Govt’s coal phase-out plan slammed at Stettler meeting

What was planned as a one-hour meeting ran well over two as Kevin Sorenson, MP Battle River-Crowfoot, MLAs, mayors and reeves...

What was planned as a one-hour meeting ran well over two as Kevin Sorenson, MP Battle River-Crowfoot, MLAs, mayors and reeves descended upon the Town of Stettler office on Tuesday, July 19 to discuss the phase-out of coal-fired power stations in Alberta.

“I have friends working at the mines, but further to the fact is that our local communities rely greatly on their employment, the families employed there support local businesses and keep our communities strong,” said main organizer Cody Borek. “I attended a meeting in Castor held by Robin Campbell the President of the Coal Association of Canada and it really hit home how much this would affect all residents, and that inspired me to get involved.”

Among what was discussed were the concerns of phase-out, how to have the least negative impact on affected areas, ways to encourage large business development and a proposal to hold an East Central Alberta meeting bi-annually.

Although the County of Stettler Reeve Wayne Nixon was unable to attend the meeting, he said that he had been following the discussions with interest.

“Our economy certainly needs a boost now and removing coal fired electrical generation would have the opposite effect,” said Nixon. “Coupled with high cost and inefficiency of wind or solar energy, and a carbon tax as well, our economy will continue to struggle.”

Nixon said that if given the chance and proper incentives, the industry would meet the challenges of coal-based emissions much more quickly and more financially efficient than taxes by government.

“On the world scale of carbon dioxide emissions, Canada hardly registers and per capita is the leader in renewable energy already,” added Nixon. “Let’s get our own financial affairs in order first and then we can worry about saving the world, while we are set up for coal-fired generation, let’s make the most of it.”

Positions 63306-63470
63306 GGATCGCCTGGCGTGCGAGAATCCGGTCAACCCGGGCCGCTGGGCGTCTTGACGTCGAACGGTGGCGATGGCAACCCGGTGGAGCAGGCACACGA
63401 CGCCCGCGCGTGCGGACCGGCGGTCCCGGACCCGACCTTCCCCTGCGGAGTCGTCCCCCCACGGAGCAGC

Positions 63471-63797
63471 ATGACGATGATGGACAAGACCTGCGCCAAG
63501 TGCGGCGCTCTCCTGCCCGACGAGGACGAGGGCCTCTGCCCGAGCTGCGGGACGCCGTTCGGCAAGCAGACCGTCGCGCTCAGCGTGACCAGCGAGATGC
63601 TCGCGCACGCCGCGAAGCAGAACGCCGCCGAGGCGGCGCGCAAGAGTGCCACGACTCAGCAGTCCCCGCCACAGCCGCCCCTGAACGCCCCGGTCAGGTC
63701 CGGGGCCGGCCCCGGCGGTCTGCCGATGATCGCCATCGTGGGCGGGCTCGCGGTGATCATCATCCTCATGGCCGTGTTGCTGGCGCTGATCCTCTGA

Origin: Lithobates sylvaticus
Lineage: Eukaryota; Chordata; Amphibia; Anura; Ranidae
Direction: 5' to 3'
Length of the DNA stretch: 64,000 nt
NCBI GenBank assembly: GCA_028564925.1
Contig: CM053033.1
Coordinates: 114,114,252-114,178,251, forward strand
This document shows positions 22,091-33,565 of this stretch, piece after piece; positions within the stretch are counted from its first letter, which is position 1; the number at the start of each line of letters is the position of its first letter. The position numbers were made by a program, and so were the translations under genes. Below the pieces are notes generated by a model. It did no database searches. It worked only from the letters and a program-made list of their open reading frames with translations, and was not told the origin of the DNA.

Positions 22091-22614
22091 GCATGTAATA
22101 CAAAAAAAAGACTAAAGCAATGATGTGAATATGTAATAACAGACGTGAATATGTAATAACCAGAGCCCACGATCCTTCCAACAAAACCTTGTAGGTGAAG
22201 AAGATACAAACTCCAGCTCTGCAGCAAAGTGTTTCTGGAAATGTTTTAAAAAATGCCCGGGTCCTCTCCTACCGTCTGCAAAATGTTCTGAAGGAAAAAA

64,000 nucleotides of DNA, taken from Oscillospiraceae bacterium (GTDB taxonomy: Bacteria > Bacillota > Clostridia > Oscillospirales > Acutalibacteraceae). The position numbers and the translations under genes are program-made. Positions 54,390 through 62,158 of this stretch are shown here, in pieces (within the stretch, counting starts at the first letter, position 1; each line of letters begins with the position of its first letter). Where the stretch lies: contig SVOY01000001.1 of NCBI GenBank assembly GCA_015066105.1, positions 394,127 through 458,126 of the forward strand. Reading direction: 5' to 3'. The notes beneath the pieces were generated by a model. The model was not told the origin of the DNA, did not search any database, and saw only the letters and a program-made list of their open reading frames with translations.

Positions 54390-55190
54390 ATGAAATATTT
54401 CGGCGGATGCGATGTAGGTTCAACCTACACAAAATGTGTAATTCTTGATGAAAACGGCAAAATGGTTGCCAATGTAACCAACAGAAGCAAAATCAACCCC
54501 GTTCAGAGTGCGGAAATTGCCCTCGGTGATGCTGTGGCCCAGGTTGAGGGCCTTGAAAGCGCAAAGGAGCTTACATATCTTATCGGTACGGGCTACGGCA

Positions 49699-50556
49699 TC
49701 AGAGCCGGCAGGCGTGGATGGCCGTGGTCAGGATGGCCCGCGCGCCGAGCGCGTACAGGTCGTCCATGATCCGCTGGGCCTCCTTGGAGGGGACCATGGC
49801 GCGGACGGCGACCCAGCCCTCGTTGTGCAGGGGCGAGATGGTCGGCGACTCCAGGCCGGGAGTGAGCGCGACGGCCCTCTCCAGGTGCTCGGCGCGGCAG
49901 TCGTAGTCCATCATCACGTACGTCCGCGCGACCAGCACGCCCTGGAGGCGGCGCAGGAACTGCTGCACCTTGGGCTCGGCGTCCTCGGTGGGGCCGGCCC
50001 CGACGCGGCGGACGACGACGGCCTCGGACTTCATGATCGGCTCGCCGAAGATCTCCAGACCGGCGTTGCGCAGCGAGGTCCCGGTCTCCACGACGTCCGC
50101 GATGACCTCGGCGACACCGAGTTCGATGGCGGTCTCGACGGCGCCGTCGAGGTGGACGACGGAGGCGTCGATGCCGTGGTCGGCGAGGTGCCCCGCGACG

Mayor Dick Richards said, “As far as the phase out of coal in Alberta goes, the big question I have is what does the rest of the world know that we in Alberta don’t know as far as coal goes?”

According to Richards, while the rest of the developed world continues to invest in coal and in coal-fired power generation plants, Alberta plans the closure of these same types of plants.

“The solution to the issue is the investment in clean emission technology before we close the door on this resource, not to mention the economic devastation that will follow is not short of catastrophic,” said Richards. “Small communities whose economic future depends on the employment of the employees, will become uncertain at best, what concrete measures have been put in place to ensure the survival of these communities.”

Richard said that the provincial government should look into other solutions.

“There are advances in science whereby emissions of a coal fired plant could be less than that of natural gas, is it not the right course of action to explore all avenues before we close the door,” asked Richards. “We as a province must be conscious of the footprint we leave on the planet, and to ignore the entire issue is not the right answer, but the time for open minded discussion is upon us and we need to seize the opportunity to engage in conversation, one that not only includes the environmental impact of these closures, but the economic and social consequences we are all certain to face as well.”